Forget talk of Labour’s “tax bomb”. It’s conservative politics that requires a watchful eye | Larry Elliott

TThe contours of the electoral campaign are becoming clearer. Do the Conservatives deserve another five years to try to improve Britain’s lot, despite the abject failure of the last 14 years? Can we trust the Labor Party led by Keir Starmer to do better?

At the start of a crucial new year for British politics, Rishi Sunak hopes this latest question will resonate with voters, as the Tory election machine revs up to portray ‘Slippery Starmer’ as an untrustworthy Labor leader, high taxes and high spending, which would bankrupt Britain.

It’s a familiar ploy. Since Labour’s defeat by John Major in 1992, the Conservatives have recycled versions of their ‘tax bomb’ attack line and more often than not it has worked, aided by the mess of the 2008 financial crisis This time, however, talk of Labor’s unexploded ordnance is petering out.

Despite a precipitous National Insurance cut over the weekend, most voters know the cost of living is not falling. The economy remained a smoking ruin after 14 years of Tory rule, with Liz Truss’s car crash just the tip of the iceberg.

Before the election, Labor faced criticism over how it will fund its £28 billion commitment to invest in green industry. But Tory backbenchers are calling for multibillion-pound tax cuts, with far more questionable economic benefits. Lacking humility, former Truss chancellor Kwasi Kwarteng calls for ‘bold tax cuts’amid a bidding war among conservatives to decide the biggest electoral mistake.

Despite all the attention paid to the taxes and spending of a future Labor government, we must not forget to remember the path charted by the Conservatives: the Conservative plan, described as “simply implausible” by the Labor think tank. Institute for Fiscal Studies, is based on fanciful assumptions. comply with fiscal rules requiring the debt to decline as a proportion of the economy within five years.

In the autumn statement, Jeremy Hunt failed to address several major pressures on the public finances, while leaving billions of pounds of tax and spending promised by the Tories off the official record of government policy.

At the top of the list are the £20 billion in public spending cuts planned after the general election, representing a tougher austerity drive than George Osborne’s burn-and-burn program. Few economists think this would be wise when hospitals, schools and the wider public sector are on their knees.

Next is fuel duty, which is set to rise by 8p per liter from the end of March, costing motorists around £6bn a year. Frozen since 2011, and on the eve of elections, there is no chance of this happening: Hunt hinted. But official forecasts predict a quantum leap, providing almost half of the chancellor’s £13 billion of leeway to oppose his fiscal rules.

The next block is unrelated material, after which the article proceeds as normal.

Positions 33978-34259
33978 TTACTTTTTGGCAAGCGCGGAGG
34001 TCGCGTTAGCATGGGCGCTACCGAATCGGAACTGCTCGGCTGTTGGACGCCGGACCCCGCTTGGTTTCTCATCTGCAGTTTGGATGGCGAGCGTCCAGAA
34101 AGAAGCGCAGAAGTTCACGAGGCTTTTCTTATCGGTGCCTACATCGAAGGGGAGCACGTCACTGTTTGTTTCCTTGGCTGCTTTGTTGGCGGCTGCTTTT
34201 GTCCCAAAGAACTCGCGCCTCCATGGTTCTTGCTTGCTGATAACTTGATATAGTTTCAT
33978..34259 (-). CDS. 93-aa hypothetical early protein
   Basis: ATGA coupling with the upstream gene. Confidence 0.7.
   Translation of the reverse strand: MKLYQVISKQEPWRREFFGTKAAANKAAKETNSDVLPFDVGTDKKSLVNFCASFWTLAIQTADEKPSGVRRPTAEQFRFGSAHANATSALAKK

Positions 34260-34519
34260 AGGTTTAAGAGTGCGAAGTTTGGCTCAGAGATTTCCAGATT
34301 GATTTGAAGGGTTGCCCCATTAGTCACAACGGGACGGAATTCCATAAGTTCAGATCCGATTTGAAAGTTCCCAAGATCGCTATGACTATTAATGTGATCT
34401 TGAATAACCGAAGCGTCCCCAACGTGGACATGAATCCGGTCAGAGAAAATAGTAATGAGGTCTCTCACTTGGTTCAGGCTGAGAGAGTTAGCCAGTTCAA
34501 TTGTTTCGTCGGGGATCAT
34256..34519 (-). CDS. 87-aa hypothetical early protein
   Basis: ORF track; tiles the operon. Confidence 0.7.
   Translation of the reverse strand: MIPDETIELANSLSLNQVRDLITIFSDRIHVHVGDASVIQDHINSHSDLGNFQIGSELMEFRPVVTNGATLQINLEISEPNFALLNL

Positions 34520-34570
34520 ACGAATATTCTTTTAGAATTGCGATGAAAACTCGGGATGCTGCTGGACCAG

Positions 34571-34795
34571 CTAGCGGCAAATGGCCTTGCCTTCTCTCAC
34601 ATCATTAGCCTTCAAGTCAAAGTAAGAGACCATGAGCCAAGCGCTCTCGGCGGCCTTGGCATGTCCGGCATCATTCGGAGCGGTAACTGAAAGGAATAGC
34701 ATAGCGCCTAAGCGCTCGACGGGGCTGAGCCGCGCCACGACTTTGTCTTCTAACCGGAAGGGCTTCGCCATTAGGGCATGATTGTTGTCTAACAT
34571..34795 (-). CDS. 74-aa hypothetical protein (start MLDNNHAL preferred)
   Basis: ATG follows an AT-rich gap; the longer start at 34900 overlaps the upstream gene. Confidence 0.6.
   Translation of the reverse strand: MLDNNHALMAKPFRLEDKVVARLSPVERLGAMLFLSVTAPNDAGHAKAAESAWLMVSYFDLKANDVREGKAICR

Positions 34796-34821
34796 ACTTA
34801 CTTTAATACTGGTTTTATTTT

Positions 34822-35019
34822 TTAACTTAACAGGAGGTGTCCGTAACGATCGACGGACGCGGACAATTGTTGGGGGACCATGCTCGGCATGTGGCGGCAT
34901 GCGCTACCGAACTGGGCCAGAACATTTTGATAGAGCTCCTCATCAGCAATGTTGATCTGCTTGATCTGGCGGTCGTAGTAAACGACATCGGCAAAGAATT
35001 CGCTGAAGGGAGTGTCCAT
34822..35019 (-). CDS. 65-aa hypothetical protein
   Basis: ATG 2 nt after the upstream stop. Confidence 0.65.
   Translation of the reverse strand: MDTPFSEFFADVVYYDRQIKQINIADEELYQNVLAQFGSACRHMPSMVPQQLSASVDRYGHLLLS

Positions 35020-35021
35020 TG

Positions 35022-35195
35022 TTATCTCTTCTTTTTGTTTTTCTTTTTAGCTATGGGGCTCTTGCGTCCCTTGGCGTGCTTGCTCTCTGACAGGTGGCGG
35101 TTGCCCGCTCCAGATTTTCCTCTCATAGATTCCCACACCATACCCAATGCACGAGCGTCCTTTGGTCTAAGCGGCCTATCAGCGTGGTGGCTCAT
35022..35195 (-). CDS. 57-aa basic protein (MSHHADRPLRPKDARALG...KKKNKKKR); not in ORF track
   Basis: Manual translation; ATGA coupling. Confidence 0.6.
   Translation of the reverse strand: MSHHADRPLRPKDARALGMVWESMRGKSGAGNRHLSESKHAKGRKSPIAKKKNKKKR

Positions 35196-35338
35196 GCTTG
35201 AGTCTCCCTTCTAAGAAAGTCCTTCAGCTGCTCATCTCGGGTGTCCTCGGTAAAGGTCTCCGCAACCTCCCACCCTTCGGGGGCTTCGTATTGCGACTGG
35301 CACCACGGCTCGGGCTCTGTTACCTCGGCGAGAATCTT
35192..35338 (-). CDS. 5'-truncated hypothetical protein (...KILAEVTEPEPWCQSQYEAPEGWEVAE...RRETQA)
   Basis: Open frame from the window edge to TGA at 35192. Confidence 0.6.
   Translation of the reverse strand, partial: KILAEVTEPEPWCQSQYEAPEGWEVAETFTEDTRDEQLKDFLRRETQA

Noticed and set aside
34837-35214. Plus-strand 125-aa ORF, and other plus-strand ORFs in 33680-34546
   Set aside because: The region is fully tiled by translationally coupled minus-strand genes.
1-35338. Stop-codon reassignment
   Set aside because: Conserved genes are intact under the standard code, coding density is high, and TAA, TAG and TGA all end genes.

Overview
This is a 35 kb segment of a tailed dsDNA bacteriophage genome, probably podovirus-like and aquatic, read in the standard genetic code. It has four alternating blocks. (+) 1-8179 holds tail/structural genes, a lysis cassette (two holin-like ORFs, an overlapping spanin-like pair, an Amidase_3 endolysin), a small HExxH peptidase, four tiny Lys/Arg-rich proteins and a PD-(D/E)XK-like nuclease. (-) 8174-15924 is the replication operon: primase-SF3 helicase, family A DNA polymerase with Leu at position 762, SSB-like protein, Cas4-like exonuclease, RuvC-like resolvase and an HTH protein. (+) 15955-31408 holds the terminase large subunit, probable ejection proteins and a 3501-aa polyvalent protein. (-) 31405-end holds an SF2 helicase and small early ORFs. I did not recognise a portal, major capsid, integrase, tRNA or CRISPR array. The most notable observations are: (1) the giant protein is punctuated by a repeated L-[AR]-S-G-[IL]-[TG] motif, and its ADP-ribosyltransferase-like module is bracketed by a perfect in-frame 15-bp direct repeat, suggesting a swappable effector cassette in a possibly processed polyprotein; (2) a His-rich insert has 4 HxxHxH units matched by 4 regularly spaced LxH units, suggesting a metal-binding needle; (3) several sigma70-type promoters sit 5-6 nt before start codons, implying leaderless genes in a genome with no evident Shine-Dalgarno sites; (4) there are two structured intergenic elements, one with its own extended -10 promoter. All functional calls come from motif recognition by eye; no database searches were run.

Elsewhere, Sunak promised to increase defense spending from 2% of GDP to 2.5% in the long term, without saying how the numbers add up. It would cost more than £16 billion a year by the end of the 2020s. Could this be removed from the Tory manifesto without an almighty row? Don’t bet on it.

The same goes for a “temporary” reduction in foreign aid from 0.7% of GDP to 0.5%. A decision by Sunak during the Covid pandemic, which threatened to tear the Tories apart. Hunt, as a backbencher, voted against the government on this issue. Today, as chancellor, he estimates that the cost of reinstating this policy is £6 billion. this won’t happen in five years. But conservatives still have a policy of pretending that day will come.

Making drastic tax cuts the centerpiece of his election campaign would almost certainly mean Sunak would rely on a program of deeper public spending cuts than already planned, unless debt levels are even higher . This is a reality that Sunak is increasingly comfortable with in right-wing circles. But so far he has faced too few tough questions about the reality of his plans.

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Like Truss and Kwarteng before him, Sunak could argue that tax cuts help the economy grow and generate more revenue in the future. Even if some targeted measures could be useful in the short term, this is clearly not its primary objective: winning votes is the yardstick, not economic progress.

In the meantime, the danger is that the short-term benefits of tax cuts will be outweighed by the lasting damage caused by further attacks on the state. It is clear that record NHS waiting lists, crumbling schools, poverty and poor health are holding back Britain’s economic potential. And as a growing number of economists recognize, increased public investment can help “pull in” the private sector, which then provides a more effective path to prosperity.

Taxation may be a barrier to growth, but the biggest problem facing the UK economy is its lack of investment – ​​a consequence of austerity and moderate levels of business investment after Brexit and years of Tory flip-flopping and psychodrama at Westminster.

Economists see investment as essential to supporting productivity growth, which would be very beneficial to the public purse. However, failure would come at a significant cost.

According to the Office for Budget Responsibility, returning productivity growth to pre-2008 levels would reduce government borrowing by £46 billion a year in 2028-29, while returning growth to levels seen in over the last 15 years would increase them by around £46 billion a year. £40 billion.

Investment of the type promoted by Labor is not the radical and dangerous economic plan it claims to be. Bribing voters on their tax bills while being dishonest about the consequences should prove more difficult.

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